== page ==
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Ethnic identity, cross-ethnic sexual network formation, and HIV/AIDS in Africa

Roland Pongou, Brown University

We develop a simple theory of how community-level ethnic heterogeneity determines sexual network formation, and how this in turn affects the diffusion of HIV/AIDS. The model is built on the assumption that agents derive utility from sexual relationships, but sexual infidelity is socially prohibited and penalized if detected. It implies a mechanism wherein ethnic heterogeneity provides incentives for optimizing agents to multiply sexual partners across ethnic groups, and thus positively affects the spread of HIV/AIDS. The theory is tested using micro level data from six representative sub-Saharan African countries. We find a direct effect of ethnic heterogeneity on the number of sexual partners as well as HIV infections. Robustness checks show that this effect is not driven by a lack of public goods in ethnically diverse communities. Interestingly, ethnic heterogeneity is also shown to have no effect on anemia, which unlike HIV/AIDS does not spread through socially prohibited human interactions.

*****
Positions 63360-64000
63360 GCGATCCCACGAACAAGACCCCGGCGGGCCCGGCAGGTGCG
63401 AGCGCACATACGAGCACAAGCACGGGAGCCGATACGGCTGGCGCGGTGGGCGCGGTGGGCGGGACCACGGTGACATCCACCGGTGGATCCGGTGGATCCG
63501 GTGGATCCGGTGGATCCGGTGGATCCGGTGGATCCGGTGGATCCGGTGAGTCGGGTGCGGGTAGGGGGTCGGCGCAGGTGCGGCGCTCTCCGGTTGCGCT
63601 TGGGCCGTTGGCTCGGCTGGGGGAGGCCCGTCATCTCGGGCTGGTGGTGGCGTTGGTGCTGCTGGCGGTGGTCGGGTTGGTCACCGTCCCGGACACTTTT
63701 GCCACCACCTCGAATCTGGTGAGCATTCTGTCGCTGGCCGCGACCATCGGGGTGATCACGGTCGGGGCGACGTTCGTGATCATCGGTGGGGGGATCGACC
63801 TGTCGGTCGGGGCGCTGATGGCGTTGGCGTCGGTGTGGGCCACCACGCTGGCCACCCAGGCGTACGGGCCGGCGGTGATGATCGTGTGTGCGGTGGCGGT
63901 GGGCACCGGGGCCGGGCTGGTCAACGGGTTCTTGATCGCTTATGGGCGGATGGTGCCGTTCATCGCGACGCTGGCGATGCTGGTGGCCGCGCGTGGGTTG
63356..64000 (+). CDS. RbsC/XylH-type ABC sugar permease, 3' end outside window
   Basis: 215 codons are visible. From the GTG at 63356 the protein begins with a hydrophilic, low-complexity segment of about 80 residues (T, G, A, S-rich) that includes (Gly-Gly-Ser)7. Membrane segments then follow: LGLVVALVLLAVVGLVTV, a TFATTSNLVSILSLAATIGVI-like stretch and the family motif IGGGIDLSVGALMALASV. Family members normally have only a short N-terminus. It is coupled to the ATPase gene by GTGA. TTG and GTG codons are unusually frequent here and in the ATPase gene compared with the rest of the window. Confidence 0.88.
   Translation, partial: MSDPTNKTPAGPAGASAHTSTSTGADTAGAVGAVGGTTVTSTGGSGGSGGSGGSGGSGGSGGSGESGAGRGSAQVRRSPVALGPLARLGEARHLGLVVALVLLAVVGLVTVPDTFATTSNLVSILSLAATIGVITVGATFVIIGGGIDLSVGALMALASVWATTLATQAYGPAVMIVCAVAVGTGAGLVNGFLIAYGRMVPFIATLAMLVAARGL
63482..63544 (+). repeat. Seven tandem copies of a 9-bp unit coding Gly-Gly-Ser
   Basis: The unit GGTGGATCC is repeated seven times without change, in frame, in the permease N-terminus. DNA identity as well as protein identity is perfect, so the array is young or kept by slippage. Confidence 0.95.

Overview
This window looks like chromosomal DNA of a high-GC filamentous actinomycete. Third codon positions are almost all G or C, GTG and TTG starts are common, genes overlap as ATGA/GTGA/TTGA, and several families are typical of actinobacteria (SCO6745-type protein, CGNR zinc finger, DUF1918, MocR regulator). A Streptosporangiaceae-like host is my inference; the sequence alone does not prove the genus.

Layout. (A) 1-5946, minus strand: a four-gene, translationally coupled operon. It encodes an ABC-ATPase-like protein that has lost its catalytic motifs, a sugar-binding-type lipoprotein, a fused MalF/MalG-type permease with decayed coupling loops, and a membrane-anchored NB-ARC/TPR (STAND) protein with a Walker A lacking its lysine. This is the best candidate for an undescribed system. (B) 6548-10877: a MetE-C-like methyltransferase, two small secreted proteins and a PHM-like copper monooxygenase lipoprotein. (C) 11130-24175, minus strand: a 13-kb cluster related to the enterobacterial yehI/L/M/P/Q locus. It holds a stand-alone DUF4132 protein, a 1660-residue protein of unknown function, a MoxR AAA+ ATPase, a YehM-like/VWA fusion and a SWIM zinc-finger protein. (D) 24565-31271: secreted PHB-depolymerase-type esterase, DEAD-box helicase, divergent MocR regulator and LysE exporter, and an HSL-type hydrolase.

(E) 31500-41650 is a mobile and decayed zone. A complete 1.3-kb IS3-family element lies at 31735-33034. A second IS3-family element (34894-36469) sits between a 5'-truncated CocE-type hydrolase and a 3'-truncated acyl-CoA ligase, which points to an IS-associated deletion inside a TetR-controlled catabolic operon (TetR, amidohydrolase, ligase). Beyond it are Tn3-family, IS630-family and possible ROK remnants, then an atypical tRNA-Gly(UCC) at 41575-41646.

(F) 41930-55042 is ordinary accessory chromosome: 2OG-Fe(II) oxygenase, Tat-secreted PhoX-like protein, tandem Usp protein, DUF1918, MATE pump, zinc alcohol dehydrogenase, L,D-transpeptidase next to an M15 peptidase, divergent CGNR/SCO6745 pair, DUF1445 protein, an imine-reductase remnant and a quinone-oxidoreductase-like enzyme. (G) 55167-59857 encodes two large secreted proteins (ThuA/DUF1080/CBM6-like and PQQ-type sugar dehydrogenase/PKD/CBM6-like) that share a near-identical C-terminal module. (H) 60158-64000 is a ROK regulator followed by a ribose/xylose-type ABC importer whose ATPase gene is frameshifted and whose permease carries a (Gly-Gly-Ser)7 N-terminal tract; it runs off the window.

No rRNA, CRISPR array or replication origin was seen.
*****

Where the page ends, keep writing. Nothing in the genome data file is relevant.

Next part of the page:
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Presented in Session 157: Charting the course of an individual AIDS epidemic and understanding its determinants